Earlier this week, I taught a class on "Twitter Basics: From @ to #" to a full house at the Washington Foundation Center. I taught the same class at the same location last summer, and it was interesting to see how much things had changed since then.
Unlike the last time I taught the class, when almost none of the students had tried Twitter yet, a quick, informal poll Tuesday showed that a third to a half of the students had already messed around with Twitter, at least a little. So clearly it's becoming more pervasive.
In a world where Facebook has become so dominant and new upstarts like Pinterest and Google+ are catering to more specialized audiences, is Twitter still relevant?
The more I consider it, the more I believe that yes, it is. Here are four reasons why:
- Open, global conversation: Twitter is the biggest, most open source of chatter available on the web. Think about it: Pinterest focuses on image curation. Hashtag use hasn't really become pervasive on Google+. On Facebook, conversations are decentralized and nearly impossible to access from a brand perspective. And since it's so image-focused and captions aren't always descriptive, Pinterest really isn't built for casual searching. So Twitter stands alone in being the simplest, most open and undefined network available. Searching for hashtags and key words will reveal masses of people talking about the same thing worldwide.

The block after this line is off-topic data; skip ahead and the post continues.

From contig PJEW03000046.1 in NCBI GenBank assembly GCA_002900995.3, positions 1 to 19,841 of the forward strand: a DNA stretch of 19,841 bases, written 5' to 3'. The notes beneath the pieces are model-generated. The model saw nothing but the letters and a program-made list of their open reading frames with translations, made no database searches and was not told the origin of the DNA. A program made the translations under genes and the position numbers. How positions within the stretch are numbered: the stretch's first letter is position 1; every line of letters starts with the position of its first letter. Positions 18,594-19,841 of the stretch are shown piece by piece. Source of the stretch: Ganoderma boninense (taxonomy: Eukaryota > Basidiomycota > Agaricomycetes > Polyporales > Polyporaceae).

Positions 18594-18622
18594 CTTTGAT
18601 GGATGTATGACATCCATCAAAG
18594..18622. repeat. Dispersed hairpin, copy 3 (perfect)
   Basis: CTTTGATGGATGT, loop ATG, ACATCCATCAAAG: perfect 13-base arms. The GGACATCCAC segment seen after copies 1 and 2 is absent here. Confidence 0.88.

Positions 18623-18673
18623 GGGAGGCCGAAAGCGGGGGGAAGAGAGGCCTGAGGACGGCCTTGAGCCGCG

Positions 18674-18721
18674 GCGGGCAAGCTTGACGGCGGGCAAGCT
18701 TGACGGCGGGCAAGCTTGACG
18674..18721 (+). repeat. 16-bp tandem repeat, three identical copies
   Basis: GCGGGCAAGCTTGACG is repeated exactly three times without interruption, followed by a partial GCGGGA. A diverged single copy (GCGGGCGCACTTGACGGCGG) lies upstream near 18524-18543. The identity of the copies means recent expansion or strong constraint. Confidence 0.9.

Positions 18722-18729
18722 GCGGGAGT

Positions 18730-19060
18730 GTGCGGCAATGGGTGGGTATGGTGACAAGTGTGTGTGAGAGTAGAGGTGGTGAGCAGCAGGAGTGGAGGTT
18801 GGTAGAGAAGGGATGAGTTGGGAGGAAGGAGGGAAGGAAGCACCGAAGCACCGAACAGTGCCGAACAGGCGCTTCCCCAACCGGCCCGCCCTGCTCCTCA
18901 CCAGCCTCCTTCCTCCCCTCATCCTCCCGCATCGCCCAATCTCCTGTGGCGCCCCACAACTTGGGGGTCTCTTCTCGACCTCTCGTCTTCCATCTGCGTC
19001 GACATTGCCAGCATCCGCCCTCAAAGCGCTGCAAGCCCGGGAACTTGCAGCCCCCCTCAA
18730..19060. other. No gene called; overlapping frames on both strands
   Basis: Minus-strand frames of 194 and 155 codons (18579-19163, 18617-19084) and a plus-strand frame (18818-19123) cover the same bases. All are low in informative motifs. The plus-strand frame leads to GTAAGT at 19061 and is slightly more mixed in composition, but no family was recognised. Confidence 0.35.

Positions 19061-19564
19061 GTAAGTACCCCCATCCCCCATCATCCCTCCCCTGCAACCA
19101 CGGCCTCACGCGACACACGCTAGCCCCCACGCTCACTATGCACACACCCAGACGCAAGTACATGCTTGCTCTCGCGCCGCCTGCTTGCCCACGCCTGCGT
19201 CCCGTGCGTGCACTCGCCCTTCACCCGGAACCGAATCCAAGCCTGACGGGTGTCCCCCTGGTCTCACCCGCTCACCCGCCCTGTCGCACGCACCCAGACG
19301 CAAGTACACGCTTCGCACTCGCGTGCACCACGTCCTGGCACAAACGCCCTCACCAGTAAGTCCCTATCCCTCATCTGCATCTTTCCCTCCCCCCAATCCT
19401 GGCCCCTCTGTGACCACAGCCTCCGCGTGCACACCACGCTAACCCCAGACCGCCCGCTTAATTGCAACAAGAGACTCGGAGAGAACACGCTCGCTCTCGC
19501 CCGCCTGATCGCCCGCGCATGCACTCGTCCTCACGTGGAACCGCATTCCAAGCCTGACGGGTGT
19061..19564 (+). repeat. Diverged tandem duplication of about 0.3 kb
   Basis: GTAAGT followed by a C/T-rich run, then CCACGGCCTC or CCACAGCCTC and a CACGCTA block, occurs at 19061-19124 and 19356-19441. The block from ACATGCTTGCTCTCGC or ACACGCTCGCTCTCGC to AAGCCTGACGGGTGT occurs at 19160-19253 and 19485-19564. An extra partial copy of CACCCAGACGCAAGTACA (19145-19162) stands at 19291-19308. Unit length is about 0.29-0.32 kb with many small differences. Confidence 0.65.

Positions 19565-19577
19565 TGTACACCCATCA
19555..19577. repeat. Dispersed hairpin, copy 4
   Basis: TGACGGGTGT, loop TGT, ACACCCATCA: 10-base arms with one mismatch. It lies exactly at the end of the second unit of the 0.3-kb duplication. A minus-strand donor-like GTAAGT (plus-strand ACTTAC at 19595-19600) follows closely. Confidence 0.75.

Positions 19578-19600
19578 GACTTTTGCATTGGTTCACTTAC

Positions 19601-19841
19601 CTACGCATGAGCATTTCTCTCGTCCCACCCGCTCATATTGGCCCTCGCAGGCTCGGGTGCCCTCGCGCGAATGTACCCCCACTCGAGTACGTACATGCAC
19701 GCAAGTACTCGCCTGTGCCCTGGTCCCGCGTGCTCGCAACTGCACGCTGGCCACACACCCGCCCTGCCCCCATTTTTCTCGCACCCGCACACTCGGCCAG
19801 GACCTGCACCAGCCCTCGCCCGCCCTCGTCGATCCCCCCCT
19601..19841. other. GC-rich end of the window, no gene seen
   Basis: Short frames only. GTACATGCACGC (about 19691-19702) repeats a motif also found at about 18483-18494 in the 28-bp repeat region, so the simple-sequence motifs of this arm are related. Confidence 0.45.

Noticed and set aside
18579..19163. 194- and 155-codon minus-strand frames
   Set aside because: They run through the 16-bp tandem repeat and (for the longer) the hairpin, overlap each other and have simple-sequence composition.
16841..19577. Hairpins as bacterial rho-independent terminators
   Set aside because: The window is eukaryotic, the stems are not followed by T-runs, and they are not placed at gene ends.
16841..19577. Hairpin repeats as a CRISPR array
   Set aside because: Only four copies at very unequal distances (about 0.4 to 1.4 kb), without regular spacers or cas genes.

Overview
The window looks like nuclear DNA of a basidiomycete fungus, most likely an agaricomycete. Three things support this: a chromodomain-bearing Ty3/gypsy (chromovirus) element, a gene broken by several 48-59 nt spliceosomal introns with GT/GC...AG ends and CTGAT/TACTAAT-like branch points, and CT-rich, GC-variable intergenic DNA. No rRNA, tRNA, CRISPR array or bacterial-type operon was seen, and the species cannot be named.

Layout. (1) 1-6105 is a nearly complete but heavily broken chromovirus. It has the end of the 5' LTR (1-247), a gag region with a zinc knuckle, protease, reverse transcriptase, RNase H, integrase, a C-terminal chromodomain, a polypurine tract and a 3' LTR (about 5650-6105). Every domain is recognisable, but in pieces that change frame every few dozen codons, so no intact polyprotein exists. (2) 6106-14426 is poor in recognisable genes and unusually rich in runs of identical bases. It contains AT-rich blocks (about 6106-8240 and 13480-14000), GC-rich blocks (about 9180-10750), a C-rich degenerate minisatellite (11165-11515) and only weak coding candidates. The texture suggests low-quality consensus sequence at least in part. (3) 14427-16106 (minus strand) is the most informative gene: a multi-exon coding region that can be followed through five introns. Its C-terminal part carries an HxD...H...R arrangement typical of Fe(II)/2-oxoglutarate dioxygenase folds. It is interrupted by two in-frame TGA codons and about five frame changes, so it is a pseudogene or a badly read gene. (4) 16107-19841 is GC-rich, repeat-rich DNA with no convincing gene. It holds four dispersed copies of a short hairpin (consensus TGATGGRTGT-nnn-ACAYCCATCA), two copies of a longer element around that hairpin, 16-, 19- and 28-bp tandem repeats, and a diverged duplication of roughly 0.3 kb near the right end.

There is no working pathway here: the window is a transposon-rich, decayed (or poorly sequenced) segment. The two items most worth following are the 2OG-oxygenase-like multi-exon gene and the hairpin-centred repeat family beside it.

- Informality: People on Twitter are incredibly reachable. You can @ message anybody, whether they follow you or not, unless they've specifically blocked you. Will they always respond? No. But you at least have the option of reaching out. (I'll never forget the day when actress Jeri Ryan, who played Seven of Nine on Star Trek: Voyager, told me my Seven of Nine costume looked great.)
- Ease of access: Since so much of its functionality can be accomplished via SMS (the majority of U.S. adults still don't own a smartphone, so this is fantastic), Twitter has the easiest entry points, as well. Sure, you can update your Facebook status by SMS, but SMS would be completely obnoxious as a way to deal with comments and other interactions on that platform.
- Filtering: If I only care about a particular topic or a certain set of people, Twitter makes it easy, through the use of saved searches and lists, to just focus on those particular things.
Did I miss anything? Do you disagree? Post your thoughts in the comments!